WASHINGTON (Reuters) - Russia hacked into Republican state political campaigns and old email domains of the Republican National Committee but there is no evidence it successfully penetrated President-elect Donald Trump’s campaign, FBI Director James Comey said on Tuesday.
Comey also told lawmakers Russia did not release information obtained from the state campaigns or the old RNC email domains, comments that may buttress the U.S. intelligence view that Moscow tried to help Trump against Democrat Hillary Clinton in the 2016 campaign.
U.S. intelligence agencies on Friday released an assessment that Russian President Vladimir Putin ordered a covert effort to help Republican Trump’s electoral chances by discrediting Clinton.
The report, which omitted classified details, was the U.S. government’s starkest public description of what it says was a Russian effort to manipulate the American electoral process by leaking hacked emails from Democrats.
Russia has denied interfering in the election but President Barack Obama expelled 35 Russian suspected spies from the United States and imposed sanctions on two Russian intelligence agencies last month in response to the allegations. Defense Secretary Ash Carter told a news conference on Tuesday those penalties were “a start and not the end” of U.S. retaliation for the hacks, and senior officials have suggested covert action may be taken.
Comey told lawmakers the Federal Bureau of Investigation “did not develop any evidence that the Trump campaign, or the current RNC, was successfully hacked.” He did not say whether Russia had tried to hack Trump’s campaign.
Trump has disputed the accusations of Russian cyber attacks during the election, but his incoming chief of staff said on Sunday that the New York businessman accepts the U.S. intelligence community’s conclusions that Russia was responsible, and that further action may be taken against Moscow.
Comey declined to comment on whether or not the FBI might be investigating links between Russia and associates of Trump, who frequently called during the campaign for improved relations between Washington and Moscow.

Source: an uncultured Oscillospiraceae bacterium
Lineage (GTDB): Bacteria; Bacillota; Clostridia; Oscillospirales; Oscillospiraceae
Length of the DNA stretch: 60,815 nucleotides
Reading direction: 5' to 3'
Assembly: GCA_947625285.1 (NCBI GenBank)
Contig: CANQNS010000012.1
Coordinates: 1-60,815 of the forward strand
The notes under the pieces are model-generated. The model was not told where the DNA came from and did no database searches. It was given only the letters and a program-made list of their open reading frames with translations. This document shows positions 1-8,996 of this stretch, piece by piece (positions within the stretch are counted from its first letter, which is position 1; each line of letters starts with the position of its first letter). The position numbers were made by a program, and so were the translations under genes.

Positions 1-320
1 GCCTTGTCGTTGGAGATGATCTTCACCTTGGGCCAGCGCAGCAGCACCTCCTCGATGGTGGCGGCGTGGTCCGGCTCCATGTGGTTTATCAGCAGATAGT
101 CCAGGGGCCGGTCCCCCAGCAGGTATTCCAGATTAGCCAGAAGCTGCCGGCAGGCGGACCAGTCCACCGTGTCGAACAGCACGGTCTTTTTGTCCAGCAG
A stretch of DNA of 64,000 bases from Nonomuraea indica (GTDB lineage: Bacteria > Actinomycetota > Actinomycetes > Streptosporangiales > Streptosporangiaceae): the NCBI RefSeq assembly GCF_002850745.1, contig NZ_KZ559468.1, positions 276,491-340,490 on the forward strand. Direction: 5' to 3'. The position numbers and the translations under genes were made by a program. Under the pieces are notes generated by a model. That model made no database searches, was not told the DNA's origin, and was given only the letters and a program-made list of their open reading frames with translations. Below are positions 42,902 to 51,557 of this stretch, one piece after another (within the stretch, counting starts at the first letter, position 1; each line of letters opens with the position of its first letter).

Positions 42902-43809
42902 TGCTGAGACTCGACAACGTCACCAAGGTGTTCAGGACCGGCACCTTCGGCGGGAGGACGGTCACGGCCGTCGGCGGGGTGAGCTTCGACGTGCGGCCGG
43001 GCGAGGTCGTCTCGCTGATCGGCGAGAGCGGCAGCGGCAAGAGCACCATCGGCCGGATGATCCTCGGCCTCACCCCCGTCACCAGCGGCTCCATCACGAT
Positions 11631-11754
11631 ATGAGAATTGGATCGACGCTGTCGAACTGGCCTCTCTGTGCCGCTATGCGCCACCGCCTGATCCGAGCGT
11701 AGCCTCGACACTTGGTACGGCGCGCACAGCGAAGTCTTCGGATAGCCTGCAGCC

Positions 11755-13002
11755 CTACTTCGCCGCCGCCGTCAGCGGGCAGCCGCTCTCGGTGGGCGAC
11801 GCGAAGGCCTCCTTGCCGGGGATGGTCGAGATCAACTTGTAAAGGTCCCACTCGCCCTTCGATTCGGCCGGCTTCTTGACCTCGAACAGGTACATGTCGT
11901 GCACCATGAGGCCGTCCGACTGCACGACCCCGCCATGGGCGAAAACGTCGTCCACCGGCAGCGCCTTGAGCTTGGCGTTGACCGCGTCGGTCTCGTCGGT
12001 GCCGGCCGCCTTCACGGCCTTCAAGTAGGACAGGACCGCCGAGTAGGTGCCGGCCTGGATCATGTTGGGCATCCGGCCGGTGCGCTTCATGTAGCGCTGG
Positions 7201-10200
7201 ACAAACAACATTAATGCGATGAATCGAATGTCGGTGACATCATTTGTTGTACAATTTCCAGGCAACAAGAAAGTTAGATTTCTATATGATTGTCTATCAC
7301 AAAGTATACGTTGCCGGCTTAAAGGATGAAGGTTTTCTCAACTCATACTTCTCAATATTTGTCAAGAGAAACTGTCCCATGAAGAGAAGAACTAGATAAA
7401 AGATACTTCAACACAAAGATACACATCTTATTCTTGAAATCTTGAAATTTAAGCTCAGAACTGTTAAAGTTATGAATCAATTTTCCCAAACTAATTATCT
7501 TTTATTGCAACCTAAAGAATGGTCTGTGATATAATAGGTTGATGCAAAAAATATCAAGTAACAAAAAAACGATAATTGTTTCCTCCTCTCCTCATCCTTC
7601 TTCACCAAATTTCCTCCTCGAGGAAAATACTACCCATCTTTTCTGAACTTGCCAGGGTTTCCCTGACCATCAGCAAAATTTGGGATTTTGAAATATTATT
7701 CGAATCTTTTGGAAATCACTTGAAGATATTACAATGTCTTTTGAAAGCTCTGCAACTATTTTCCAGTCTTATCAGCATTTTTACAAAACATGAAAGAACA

The FBI director was pressed by Senator Ron Wyden, an Oregon Democrat, to publicly provide a declassified answer to the question before Jan. 20, the day Trump will be inaugurated, but Comey suggested he would unable to do so.
Comey appeared before the Senate Intelligence Committee along with the director of national intelligence, the head of the Central Intelligence Agency and the chief of the National Security Agency at a time of controversy in Washington about the 2016 election.
Testifying before Congress for the first time since Trump beat Clinton on Nov. 8, Comey has been criticized by Democrats for statements about a separate investigation into Clinton’s use of a private email server as secretary of state.
The controversy over Russia’s alleged role in attempting to influence the election has roiled Washington, with Democratic lawmakers calling for an independent commission to investigate the matter and Republicans worried that the affair might call into question the legitimacy of Trump’s victory.
Comey said there was evidence Russia hacked Republican state-level political campaigns and “old” email domains that the RNC was no longer using.
In contrast, Friday’s report assessed that Russian military intelligence used intermediaries such as WikiLeaks, DCLeaks.com and the Guccifer 2.0 “persona” to release emails that it had acquired from the Democratic National Committee and top Democrats as part of the effort to help Trump and harm Clinton.
The DNC denied “multiple requests” made by the FBI to examine its hacked servers, Comey said. He added that his agents relied on a forensic analysis conducted by the cyber security firm CrowdStrike, which was hired by the DNC to help clean up the hack when it was detected last spring.
Senior U.S. Republican and Democratic senators introduced legislation on Tuesday seeking to impose a wide range of sanctions on Russia over its cyber activities and actions in Syria and Ukraine.
Reporting by Dustin Volz and Jonathan Landay; additional reporting by Idrees Ali; Writing by Arshad Mohammed; Editing by Yara Bayoumy and Tom Brown
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